HMS Codrington (D 65)
Destroyer of the A class
|Navy||The Royal Navy|
|Built by||Swan Hunter and Wigham Richardson Ltd. (Wallsend-on-Tyne, U.K.): Wallsend|
|Ordered||29 May 1928|
|Laid down||20 Jun 1928|
|Launched||8 Aug 1929|
|Commissioned||4 Jun 1930|
|Lost||27 Jul 1940|
HMS Codrington proved to be a fast ship, reaching 37.7 knots on a displacement of 1.674 tons with 39.257shp during 6-hour full-power trials, but her gearing was noisy and had to be re-cut before final acceptance. Also Codrington had a large turing circle.
HMS Codrington (Capt. George Frederick Stevens-Guille, OBE, DSO, RN) was sunk at Dover by German aircraft on 27 July 1940.
Commands listed for HMS Codrington (D 65)
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|1||Capt. David James Robert Simson, RN||24 Aug 1939||26 Nov 1939|
|2||Cdr. Caspar Silas Balfour Swinley, RN||26 Nov 1939||8 Feb 1940|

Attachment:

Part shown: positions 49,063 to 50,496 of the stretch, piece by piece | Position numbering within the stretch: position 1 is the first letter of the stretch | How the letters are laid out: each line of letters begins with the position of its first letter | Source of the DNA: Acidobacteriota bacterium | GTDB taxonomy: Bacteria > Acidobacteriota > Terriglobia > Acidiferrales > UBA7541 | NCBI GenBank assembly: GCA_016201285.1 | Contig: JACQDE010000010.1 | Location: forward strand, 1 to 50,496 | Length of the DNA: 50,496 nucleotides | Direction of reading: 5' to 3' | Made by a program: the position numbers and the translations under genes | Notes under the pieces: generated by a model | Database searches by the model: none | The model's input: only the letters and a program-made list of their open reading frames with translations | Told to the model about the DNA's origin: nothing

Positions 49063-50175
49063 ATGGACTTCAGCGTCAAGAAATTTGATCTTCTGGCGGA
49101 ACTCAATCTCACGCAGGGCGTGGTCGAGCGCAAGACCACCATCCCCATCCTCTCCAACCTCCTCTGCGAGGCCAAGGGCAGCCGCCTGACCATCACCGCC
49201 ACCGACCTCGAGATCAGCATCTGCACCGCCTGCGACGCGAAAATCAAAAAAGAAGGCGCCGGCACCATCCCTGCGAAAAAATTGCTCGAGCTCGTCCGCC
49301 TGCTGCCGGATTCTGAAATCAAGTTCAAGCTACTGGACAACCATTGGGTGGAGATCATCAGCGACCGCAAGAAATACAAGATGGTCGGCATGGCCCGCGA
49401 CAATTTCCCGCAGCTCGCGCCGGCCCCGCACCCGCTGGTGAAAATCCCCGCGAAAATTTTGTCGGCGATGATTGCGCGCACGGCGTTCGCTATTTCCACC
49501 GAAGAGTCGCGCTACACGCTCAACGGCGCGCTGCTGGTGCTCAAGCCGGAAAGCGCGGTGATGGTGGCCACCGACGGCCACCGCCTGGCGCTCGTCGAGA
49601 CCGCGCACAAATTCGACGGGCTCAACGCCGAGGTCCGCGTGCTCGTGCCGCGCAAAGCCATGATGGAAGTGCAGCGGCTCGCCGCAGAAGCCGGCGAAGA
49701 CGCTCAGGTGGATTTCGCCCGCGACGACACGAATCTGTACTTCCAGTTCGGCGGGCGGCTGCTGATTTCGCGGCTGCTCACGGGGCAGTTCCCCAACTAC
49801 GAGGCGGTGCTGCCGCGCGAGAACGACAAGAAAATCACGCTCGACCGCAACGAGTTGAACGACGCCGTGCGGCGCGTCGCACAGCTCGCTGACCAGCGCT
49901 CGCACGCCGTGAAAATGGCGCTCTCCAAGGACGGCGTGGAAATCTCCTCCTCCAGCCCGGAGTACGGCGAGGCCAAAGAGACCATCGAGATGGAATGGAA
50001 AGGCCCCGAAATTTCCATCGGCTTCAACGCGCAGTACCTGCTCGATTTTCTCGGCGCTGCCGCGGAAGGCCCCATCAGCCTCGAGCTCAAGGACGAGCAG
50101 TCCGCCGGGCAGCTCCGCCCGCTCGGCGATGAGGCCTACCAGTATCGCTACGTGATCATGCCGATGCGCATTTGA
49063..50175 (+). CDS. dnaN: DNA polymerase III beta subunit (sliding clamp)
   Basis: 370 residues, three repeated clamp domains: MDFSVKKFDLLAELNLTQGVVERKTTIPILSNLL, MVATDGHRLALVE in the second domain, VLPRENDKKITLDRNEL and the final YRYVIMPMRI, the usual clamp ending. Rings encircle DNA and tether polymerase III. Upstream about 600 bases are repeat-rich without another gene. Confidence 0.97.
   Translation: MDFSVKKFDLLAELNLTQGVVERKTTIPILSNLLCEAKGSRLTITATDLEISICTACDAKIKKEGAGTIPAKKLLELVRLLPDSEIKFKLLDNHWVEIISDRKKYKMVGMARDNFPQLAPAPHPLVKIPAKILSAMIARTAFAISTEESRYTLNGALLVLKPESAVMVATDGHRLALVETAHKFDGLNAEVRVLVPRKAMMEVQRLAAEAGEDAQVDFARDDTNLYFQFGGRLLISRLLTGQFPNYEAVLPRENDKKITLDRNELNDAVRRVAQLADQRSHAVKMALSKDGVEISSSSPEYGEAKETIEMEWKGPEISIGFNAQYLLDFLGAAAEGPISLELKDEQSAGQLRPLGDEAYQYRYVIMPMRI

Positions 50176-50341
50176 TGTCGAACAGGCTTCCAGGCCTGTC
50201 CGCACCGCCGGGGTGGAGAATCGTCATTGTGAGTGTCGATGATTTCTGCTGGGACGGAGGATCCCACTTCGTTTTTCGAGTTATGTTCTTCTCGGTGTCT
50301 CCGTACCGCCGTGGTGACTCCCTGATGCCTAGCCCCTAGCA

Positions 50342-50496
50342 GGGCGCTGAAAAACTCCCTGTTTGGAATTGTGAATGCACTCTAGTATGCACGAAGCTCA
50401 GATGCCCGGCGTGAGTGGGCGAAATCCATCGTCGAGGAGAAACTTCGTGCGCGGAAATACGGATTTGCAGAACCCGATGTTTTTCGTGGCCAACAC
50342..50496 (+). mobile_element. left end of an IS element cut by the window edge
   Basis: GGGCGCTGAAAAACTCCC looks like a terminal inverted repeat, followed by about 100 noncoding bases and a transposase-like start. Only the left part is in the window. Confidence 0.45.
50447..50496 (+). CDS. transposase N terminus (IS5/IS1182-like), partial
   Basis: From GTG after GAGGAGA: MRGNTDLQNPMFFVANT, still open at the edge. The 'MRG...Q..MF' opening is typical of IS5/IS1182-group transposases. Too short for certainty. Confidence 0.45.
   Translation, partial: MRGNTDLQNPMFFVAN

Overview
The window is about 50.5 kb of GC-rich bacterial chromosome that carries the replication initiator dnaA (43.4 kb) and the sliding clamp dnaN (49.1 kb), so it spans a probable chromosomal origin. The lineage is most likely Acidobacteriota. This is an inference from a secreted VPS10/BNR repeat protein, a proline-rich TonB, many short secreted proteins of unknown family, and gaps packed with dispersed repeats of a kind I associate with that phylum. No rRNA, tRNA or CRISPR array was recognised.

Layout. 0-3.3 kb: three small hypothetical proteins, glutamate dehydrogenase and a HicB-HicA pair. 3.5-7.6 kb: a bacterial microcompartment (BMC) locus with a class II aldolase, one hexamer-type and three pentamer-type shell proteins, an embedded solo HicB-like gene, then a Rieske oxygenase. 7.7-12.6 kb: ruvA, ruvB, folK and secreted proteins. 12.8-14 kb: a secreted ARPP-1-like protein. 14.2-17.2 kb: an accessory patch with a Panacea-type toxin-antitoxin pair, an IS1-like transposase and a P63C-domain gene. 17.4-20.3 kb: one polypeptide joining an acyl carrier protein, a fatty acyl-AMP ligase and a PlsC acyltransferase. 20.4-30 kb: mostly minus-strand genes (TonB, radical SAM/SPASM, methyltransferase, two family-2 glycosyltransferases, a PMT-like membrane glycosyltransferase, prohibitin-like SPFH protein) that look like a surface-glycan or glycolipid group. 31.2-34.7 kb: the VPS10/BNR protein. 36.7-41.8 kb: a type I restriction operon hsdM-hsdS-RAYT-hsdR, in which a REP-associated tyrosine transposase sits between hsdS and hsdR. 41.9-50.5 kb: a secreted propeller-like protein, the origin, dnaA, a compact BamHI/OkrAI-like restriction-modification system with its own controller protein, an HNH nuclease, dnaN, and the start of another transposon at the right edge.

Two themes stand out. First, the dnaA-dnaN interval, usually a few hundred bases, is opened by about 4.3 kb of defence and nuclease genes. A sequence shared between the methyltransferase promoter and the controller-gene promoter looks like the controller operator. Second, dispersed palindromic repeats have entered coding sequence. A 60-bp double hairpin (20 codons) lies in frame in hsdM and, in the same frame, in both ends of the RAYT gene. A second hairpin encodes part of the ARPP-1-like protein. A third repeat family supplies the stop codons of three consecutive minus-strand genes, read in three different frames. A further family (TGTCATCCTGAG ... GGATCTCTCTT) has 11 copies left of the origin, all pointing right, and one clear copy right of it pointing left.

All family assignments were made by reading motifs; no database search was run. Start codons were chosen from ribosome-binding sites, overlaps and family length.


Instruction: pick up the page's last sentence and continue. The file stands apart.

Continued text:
|3||Capt. George Elvey Creasy, RN||8 Feb 1940||16 May 1940|
|4||Capt. George Frederick Stevens-Guille, DSO, OBE, RN||16 May 1940||27 Jul 1940|
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Notable events involving Codrington include:
22 May 1940
During 22 - 24 May 1940, HMS Salmon (Cdr. E.O. Bickford, DSO, RN), assisted trawler Barbados in the attempted cutting of an underwater cable between the Netherlands and the U.K. (Operation Lamp). The operation was covered by the British destroyers HMS Codrington (Capt. G.F. Stevens-Guille, DSO, OBE, RN) and HMS Jaguar (Lt.Cdr. J.F.W. Hine RN). The operation was not successful. (1)
27 Jul 1940
Sunk in secret losses due to marine hazards and during air-raids on harbours. Loss announced, in UK, 18 May 1945 (2)
- ADM 199/373
- Personal communication
ADM numbers indicate documents at the British National Archives at Kew, London.